Isidore on Corrupting Judges
"Payments. One who judges rightly and
then expects a reward for it, cheats God, for he sells justice,
which ought to be dispenses free of charge, for a price.
"To give just judgment for material gain is
to make bad use of a good thing. What draws you to the truth is not
the defense of justice but the hope of a return. Take away the
monetary expectation ad you quickly pull back from defending
"Payments compromise the truth. So the just
man is said to 'shake every payment from his hands ... and to dwell
on the heights' (Isa. 33:15f.).
"The rich man quickly corrupts the judge with
payments. The poor man, having nothing to offer, is not only
slighted of a hearing but ill-treated even in defiance of a true
"Justice is quickly violated by gold, and a
defendant troubles little about his guilt when he thinks that money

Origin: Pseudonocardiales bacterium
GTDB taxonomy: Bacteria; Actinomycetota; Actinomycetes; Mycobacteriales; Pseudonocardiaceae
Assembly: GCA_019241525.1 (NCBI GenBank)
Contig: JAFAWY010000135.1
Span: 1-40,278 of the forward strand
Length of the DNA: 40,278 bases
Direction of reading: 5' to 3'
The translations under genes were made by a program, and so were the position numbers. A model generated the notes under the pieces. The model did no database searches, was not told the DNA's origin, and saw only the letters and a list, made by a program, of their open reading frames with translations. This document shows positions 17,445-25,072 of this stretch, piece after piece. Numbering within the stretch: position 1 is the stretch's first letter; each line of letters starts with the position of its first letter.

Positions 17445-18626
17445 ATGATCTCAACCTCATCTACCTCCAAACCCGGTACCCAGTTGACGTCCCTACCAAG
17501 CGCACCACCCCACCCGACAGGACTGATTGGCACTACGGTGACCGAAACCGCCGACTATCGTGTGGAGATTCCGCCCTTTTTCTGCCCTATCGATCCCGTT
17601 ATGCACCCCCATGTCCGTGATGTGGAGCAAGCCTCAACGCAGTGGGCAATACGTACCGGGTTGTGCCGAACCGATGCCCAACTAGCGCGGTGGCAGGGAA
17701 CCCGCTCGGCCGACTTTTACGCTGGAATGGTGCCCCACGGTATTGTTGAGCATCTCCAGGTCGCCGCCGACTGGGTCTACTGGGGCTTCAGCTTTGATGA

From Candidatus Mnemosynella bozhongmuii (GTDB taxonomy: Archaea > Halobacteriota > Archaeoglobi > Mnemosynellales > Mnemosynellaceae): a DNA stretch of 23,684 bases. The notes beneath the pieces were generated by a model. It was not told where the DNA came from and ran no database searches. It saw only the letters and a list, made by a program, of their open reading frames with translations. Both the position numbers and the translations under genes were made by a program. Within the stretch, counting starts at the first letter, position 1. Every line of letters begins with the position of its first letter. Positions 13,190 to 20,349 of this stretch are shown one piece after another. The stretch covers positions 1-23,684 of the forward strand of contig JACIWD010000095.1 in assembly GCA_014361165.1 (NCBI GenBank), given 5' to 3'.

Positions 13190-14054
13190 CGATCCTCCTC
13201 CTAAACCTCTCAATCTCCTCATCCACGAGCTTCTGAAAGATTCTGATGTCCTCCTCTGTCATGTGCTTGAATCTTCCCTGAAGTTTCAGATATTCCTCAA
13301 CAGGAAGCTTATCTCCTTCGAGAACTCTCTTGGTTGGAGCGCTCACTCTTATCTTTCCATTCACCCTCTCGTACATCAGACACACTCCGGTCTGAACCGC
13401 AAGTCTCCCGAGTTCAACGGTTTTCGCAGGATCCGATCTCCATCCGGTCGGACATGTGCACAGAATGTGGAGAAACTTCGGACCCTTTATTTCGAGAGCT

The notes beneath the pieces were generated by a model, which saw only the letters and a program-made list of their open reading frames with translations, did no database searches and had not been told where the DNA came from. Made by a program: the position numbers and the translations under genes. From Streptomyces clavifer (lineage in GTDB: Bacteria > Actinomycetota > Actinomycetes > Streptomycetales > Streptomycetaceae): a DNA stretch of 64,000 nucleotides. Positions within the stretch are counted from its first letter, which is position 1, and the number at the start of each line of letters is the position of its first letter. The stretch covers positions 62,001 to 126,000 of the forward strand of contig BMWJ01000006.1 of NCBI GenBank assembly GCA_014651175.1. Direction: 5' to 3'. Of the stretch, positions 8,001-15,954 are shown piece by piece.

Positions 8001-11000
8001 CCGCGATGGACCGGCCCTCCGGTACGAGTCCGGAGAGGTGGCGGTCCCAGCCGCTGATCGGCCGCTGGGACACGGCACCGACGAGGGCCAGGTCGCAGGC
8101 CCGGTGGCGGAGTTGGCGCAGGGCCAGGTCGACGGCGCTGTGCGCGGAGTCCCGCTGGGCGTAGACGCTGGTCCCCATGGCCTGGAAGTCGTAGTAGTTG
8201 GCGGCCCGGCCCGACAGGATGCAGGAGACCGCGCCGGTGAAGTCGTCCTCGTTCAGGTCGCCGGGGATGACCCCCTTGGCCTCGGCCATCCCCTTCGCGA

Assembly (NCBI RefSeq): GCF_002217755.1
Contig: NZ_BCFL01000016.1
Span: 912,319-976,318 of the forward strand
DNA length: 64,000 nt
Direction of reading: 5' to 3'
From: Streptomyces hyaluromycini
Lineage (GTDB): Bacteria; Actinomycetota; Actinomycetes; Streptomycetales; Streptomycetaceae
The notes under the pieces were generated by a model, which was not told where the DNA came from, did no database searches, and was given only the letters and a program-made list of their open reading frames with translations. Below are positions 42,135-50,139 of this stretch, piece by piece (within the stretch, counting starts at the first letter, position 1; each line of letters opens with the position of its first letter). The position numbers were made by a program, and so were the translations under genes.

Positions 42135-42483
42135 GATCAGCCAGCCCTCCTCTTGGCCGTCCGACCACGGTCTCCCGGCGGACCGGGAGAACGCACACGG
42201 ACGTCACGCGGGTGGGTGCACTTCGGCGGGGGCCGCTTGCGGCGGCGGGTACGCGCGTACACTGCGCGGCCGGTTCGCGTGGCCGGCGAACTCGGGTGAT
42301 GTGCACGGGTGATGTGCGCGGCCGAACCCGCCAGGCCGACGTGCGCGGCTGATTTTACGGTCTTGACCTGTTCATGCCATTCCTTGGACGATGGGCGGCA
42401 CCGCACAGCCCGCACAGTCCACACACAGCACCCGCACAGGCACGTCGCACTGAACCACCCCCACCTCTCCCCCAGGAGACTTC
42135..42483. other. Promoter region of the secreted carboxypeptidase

can buy the verdict. For love of money has a stronger hold than
equity of judgment on the mind of the assessor.
There are three types of payment for which men in
their vanity resist justice: friendship, admiration, and material
payment. But material payment corrupts the soul more easily than
goodwill or appreciation.
"There are four things that pervert the
judgment of men: fear, cupidity, hatred, and love. Fear, when afraid
of some power we dare not tell the truth. Cupidity, when some
payment in return corrupts us. Hatred, when we devise means to
oppose someone. Love, when we engage for friend or family. By these
four equity is often violated and innocence harmed. ... (from
"A good judge is incapable of hurting
citizens and should be of service to them all. To some he shows the
severe aspect of justice, to others the kindly. Impartiality in
court depends on there being not a flicker of personal interst to
undermine justice, no ambition to take from someone else something
that he would like himself." (from Chapter 52)
Isidore of Seville, Sentences, Book
3, c. 600. Isidore was Metropolitan See of Seville.